Adaptations based on reading “Make Learning Personal”  

I’m planning to ask our Learners to create a Personal Learner Profile (PLP) based on eight (8) or so provided items like engaging in classroom settings, willingness to facilitate classroom learning, ability to reach out when challenged, learning outside of school and resilience to work through challenges prior to asking for guidance. In addition to my eight (8) or so items, I plan to ask our Learners to add their own 2-3 items they’d like to identify that are either their strengths they’d like to deepen or areas of challenge they’d like to improve upon. I want to empower our Learners to take the driver’s seat even more than they have previously. I plan to spend more of class time with Learners engaged in developing higher levels of proficiency on their choice of our Standards. I’d also like to enable our Learners to collaborate with anyone, not just the Learners in their physical proximity.

Learner Choices

During the 14-15 school year, there were several Learners that were regularly outspoken about making our learning more personal. I’m now even more grateful that I heeded their requests. One Learner frequently requested our class to work collaboratively without any direct instruction from me. He said, “After receiving your feedback, we now know what we need to work on and can learn in our groups. Can we please?”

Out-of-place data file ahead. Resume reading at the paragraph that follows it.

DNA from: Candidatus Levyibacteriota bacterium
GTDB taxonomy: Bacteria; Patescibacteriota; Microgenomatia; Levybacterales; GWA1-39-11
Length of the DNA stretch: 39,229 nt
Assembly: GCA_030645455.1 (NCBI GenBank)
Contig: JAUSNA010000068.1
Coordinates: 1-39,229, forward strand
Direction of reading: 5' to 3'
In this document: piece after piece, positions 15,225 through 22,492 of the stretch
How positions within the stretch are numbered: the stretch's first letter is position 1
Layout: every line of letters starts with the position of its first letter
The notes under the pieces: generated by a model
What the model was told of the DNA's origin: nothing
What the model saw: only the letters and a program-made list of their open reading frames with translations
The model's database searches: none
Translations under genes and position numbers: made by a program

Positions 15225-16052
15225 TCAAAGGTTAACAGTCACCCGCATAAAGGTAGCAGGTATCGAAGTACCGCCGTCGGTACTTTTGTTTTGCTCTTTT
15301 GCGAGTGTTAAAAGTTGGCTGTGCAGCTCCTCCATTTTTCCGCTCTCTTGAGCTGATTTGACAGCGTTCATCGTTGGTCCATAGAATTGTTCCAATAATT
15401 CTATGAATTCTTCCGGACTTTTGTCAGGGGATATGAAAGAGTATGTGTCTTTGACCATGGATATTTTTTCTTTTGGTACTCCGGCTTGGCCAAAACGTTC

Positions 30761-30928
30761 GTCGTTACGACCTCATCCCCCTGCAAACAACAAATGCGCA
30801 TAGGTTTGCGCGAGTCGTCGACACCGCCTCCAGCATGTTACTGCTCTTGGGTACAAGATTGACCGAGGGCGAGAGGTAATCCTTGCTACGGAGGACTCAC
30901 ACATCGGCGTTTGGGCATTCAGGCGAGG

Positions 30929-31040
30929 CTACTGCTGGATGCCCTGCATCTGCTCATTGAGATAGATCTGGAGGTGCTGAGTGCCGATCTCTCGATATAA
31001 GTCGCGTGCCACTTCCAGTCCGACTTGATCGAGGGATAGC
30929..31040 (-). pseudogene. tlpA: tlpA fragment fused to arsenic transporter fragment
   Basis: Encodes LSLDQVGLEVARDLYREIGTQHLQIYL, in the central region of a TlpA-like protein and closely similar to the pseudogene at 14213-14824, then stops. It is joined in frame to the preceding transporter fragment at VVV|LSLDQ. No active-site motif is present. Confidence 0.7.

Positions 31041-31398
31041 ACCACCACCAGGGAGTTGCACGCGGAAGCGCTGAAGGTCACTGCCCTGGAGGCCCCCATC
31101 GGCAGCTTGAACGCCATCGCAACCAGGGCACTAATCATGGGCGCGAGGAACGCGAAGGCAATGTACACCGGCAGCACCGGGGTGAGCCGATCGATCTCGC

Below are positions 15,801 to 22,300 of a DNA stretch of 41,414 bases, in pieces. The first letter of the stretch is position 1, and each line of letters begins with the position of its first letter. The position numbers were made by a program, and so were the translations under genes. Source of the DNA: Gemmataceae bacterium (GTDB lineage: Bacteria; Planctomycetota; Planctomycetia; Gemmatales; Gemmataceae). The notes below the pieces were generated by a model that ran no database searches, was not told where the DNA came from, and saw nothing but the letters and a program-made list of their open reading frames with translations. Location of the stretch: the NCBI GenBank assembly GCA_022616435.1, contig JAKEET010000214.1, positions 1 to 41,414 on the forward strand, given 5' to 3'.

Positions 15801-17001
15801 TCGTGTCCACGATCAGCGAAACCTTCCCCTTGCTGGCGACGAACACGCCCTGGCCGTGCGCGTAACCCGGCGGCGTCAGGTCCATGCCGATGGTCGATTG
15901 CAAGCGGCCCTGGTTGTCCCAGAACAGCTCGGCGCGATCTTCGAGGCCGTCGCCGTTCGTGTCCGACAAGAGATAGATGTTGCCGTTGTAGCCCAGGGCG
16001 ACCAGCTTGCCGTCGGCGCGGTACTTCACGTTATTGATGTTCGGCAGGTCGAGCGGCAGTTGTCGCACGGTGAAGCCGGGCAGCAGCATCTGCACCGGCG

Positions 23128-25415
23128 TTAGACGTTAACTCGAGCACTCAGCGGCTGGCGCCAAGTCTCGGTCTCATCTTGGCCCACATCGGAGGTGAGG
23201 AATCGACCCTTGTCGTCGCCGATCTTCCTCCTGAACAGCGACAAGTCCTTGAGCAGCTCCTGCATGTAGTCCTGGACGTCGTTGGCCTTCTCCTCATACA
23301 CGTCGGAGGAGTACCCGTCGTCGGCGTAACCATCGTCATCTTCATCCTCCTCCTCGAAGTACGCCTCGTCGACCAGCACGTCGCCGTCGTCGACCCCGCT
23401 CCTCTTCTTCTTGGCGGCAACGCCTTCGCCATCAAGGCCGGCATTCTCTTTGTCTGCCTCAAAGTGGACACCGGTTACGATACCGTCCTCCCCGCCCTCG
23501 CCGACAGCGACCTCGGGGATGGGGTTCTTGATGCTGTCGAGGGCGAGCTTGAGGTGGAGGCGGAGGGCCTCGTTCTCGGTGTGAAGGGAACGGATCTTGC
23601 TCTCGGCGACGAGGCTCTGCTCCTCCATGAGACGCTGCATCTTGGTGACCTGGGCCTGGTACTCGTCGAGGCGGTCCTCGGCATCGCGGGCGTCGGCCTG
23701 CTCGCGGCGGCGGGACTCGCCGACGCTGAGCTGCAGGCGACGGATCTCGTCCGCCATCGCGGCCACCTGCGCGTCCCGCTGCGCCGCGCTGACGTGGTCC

I’d always agree. After all, I’m learning that it’s all about that they are learning and how they are learning. Too often educators may lean toward providing direct instruction and not yielding to what our Learners really want or need. When I think of Professional Development (PD), direct instruction is rarely the best avenue for my learning. A second Learner would often greet me at the door, ask me about my day and then ask if our class could please work in their groups helping each other. He’d always assure me that they’d beckon me to assist when they needed me. He and his classmates were often so thankful when I’d say “Of course”. He assured me they would get all their work done. He always had such a big smile when conversing with me! His leadership skills have soared over our year together! Finally, there was a group of Learners that were enrolled in the same course with me, but in different sections. Therefore, they had class with me at different times.

I continue to be stunned but grateful when our Learners take responsibility or ownership for their learning and convey what they need or what they’d like to bypass. Reading “Make Learning Personal” has revealed to me that when the needs, interests and challenges of our Learners become the focus of our collaborative learning, engagement ignites.

I encourage you to join me by reading and applying the truths in “Make Learning Personal” to create a SHIFT in education that puts our Learners in the driver’s seat! Also, consider joining me as I’ve enrolled in the “5 W’s of Personalized Learning” online course this fall. It’s sure to be a great learning and sharing experience for all!